Natural Gas: For the extreme value oriented investor with a long-term horizon, NG assets with large reserves and low production levels necessary to maintain leases represent a low cost-of-carry long position. Our analysis leads us to believe that for this purpose such a position has distinct cost, volatility and return advantages over traditional long NG futures exposures or investments into operating companies. Assuming that the market will find a way to exploit one of the most inexpensive BTUs in world (North American NG) then we should expect prices to recover over the medium to long term as these BTUs are eventually pulled into other markets - perhaps in the form of feed stocks (ethylene & propylene), finished goods (fertilizers) or LNG. Obviously this is not an investment with a view to an immediate return but for value investors who believe in the long-term strength of the energy markets surely something worth considering. 


Personal Finance

Big Trouble Ahead

Posted by Marting Armstrong - Armstrong Economics

on Wednesday, 23 May 2012 06:42

"They are coming to take your money away Ho Ho, Hee Hee, Hum Hum!"

I have been warning that government is getting VERY aggressive all because of the Sovereign Debt Crisis. I have warned that this problem CANNOT be solved in the manner in which they are pursuing – taxing everyone & everything. They are about to destroy the economy and we are headed toward a major period of authoritarianism. There is a steady flow of bills being introduced in Washington that are design to eliminate the Constitution all to save the Bureaucracy. They are going to make DWI a federal offense. Sure, drunk drivers are dangerous. The question becomes what is drunk? When there is money involved and profit for government, do not be foolish to really think they are doing anything for society. The kill switch on the Internet is to cut off the free press and to eliminate the right to assemble since they saw how the Arab youth used social media to organize their revolutions.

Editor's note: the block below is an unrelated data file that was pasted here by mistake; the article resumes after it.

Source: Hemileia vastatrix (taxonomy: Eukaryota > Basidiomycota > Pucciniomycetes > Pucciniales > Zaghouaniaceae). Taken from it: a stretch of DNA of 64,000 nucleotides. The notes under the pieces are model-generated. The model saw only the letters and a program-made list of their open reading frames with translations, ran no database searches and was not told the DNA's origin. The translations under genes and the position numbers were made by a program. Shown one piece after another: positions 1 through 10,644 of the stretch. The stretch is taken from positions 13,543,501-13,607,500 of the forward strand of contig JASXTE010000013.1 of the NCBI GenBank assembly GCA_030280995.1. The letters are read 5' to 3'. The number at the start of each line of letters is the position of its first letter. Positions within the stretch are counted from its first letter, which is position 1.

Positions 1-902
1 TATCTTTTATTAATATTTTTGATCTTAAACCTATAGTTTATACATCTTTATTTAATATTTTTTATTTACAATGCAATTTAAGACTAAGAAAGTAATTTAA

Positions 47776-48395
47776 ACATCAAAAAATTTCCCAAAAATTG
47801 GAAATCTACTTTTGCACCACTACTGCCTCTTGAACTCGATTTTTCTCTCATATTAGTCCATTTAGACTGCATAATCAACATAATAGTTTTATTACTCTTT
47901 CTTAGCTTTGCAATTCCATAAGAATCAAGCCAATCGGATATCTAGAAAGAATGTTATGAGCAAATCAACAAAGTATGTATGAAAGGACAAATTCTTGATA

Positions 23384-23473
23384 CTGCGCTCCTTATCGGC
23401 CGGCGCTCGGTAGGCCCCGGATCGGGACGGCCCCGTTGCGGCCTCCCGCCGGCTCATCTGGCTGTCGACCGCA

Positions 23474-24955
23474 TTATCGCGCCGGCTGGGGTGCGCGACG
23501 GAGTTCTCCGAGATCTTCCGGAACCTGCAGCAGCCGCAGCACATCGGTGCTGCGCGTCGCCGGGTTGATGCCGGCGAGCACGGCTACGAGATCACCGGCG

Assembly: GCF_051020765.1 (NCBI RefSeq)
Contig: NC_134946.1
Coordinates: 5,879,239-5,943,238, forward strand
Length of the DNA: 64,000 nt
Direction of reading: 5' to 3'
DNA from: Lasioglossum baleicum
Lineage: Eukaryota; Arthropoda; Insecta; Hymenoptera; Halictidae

Now on January 1st, 2013, the US government will be requiring everyone to have direct deposit for Social Security checks and pensions. Why? Well guess what.  There is another bill HR 4646 that will impose a 1% tax on ALL transactions in a bank account. This is not income. This is money flow - a 1% tax on all bank transactions which will include paychecks, retirement checks and Social Security checks. That will even include a 1% tax on your refund check from the IRS. They want direct deposit and eliminate “paper money” to enable them to now tax your cash flow regardless if you make money or not.  This bill was introduced by Representative Chaka Fattah (D-PA). They will tax everything before REFORM because this is all about retaining power. The next target 2016 is looking very grim indeed. Forget the gold standard. They want everything electronic and eliminate cash!

....read more about the Sovereign Debt Crisis by Martin Armstrong HERE

sovereign debt crisis countriesindangerzone